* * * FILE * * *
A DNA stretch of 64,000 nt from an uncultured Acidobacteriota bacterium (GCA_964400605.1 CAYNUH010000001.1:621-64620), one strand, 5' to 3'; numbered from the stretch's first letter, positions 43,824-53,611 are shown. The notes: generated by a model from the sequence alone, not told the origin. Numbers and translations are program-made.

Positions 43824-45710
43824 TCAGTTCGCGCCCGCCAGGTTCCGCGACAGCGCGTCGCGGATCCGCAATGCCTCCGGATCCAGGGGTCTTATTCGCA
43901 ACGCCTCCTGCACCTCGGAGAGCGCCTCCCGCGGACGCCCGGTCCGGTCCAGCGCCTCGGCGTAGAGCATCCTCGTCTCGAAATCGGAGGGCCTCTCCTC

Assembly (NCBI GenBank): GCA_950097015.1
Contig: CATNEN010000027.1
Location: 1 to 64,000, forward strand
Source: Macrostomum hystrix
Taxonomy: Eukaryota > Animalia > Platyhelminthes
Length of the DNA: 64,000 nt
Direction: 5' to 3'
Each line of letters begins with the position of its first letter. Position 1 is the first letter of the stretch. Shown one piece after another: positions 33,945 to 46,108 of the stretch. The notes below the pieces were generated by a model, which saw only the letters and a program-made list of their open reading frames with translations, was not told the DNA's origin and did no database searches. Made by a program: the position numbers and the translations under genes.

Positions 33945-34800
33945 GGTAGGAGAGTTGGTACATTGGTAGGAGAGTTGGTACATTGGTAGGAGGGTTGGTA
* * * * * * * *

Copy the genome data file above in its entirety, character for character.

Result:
A DNA stretch of 64,000 nt from an uncultured Acidobacteriota bacterium (GCA_964400605.1 CAYNUH010000001.1:621-64620), one strand, 5' to 3'; numbered from the stretch's first letter, positions 43,824-53,611 are shown. The notes: generated by a model from the sequence alone, not told the origin. Numbers and translations are program-made.

Positions 43824-45710
43824 TCAGTTCGCGCCCGCCAGGTTCCGCGACAGCGCGTCGCGGATCCGCAATGCCTCCGGATCCAGGGGTCTTATTCGCA
43901 ACGCCTCCTGCACCTCGGAGAGCGCCTCCCGCGGACGCCCGGTCCGGTCCAGCGCCTCGGCGTAGAGCATCCTCGTCTCGAAATCGGAGGGCCTCTCCTC

Assembly (NCBI GenBank): GCA_950097015.1
Contig: CATNEN010000027.1
Location: 1 to 64,000, forward strand
Source: Macrostomum hystrix
Taxonomy: Eukaryota > Animalia > Platyhelminthes
Length of the DNA: 64,000 nt
Direction: 5' to 3'
Each line of letters begins with the position of its first letter. Position 1 is the first letter of the stretch. Shown one piece after another: positions 33,945 to 46,108 of the stretch. The notes below the pieces were generated by a model, which saw only the letters and a program-made list of their open reading frames with translations, was not told the DNA's origin and did no database searches. Made by a program: the position numbers and the translations under genes.

Positions 33945-34800
33945 GGTAGGAGAGTTGGTACATTGGTAGGAGAGTTGGTACATTGGTAGGAGGGTTGGTA